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Barry David Abrams of Marlton, New Jersey, a registered representative with Securities Service Network, Inc., was fined $5,000 and suspended from associating with any Financial Industry Regulatory Authority (FINRA) member in any and all capacities for a period of fifteen business days after consenting to findings that he had engaged in unauthorized discretionary trading in customer accounts. Letter of Acceptance, Waiver and Consent, No. 2013039371801 (Dec. 15, 2015).
According to the AWC, on December 6, 2013, Securities Service Network, Inc. had filed a Uniform Termination Notice for Securities Industry Registration (Form U5) indicating that Abrams was discharged because he had exercised discretion in a client account without written authorization or firm approval.
The AWC reported that from June 2012 – November 2013, while acting in his capacity of a Securities Service Network registered representative, he had effected an estimated eighty-seven discretionary transactions in the account of customer AM without obtaining prior written authorization from AM and without the firm having accepted the account as discretionary in writing. FINRA found that Abrams’ conduct of exercising discretion without written authority was violative of NASD Conduct Rule 2510(b) and FINRA Rule 2010.
Firms and individuals, not surprisingly, are prohibited from unauthorized use of customer funds, borrowing of a customer’s securities or funds, forgery, non-disclosures or misstatements of material facts, and various deceptions and manipulations. Such conduct can also be found to violate criminal and other civil laws, and be subject to sanction from the federal and state government bodies.
By definition, a broker is liable for making unauthorized trades without the customer’s prior authorization. Absent written discretion, it is a violation of Section 10(b) of the Exchange Act, and Rule 10b-5, as promulgated thereunder, to effect transactions in customer accounts without their prior authorization or consent.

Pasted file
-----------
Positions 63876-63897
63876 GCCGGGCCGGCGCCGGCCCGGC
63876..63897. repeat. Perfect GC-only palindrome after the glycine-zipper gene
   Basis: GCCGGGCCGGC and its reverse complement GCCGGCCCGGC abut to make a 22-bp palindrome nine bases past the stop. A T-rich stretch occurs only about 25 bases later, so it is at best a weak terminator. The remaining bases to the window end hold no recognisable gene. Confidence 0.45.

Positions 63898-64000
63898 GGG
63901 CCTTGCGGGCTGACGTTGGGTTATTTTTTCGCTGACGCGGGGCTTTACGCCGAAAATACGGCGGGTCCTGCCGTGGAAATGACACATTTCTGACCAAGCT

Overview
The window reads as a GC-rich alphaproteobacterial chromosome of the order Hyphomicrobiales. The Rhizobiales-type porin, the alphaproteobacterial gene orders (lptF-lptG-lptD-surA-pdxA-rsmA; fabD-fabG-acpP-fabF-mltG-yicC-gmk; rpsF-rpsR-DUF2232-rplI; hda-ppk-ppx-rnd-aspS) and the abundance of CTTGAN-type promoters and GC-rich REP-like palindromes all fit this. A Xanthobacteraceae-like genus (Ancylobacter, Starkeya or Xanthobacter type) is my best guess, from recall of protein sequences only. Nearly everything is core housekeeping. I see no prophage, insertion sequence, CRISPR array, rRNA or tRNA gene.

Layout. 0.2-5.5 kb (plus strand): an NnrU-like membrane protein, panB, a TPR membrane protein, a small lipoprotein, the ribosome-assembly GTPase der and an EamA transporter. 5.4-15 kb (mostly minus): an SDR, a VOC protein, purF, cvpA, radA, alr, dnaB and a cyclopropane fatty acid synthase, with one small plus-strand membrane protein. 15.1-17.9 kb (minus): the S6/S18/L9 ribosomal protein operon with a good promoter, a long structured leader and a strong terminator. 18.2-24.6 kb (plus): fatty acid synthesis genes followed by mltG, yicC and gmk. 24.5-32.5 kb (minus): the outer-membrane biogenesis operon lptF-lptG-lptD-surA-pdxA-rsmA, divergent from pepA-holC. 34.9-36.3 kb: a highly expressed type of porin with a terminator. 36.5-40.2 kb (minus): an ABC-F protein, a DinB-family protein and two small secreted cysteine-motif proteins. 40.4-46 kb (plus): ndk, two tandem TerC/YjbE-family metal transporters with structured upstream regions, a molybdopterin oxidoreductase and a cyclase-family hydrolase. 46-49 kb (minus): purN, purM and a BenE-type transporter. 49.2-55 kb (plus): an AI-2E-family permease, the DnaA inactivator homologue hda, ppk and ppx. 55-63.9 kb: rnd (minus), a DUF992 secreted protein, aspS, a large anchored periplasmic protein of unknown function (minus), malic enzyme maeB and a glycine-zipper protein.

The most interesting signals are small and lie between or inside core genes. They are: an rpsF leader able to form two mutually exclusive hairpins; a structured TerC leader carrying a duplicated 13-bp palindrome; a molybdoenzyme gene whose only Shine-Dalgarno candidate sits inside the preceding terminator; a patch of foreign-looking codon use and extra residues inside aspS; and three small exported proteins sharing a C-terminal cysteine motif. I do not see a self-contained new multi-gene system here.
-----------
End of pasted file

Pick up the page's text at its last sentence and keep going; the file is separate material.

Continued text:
Customers also have a duty to review securities purchase and sale confirmations and review their securities accounts. If a stockbroker has placed unauthorized transactions in a customer account, the customer under most circumstances has a duty to act, or a duty to complain, or else generally, the customer may be deemed to have ratified these transactions, with actual or imputed knowledge, by doing nothing. Under such circumstances, a customer’s damages may be limited to the time they knew or should have known about the unauthorized transactions.
Public disclosure records reveal via FINRA’s BrokerCheck reveal that Abrams has been subject to six disclosure incidents. On January 10, 1991, Abrams settled a customer dispute for $15,000 after the customer alleged that Abrams charged commissions or markup on the sale of a municipal investment trust. On February 5, 2014, Abrams settled a customer dispute for $4,000 after a client alleged churning, misrepresentation, gross mismanagement of account and unauthorized use of discretion in the management of his account.

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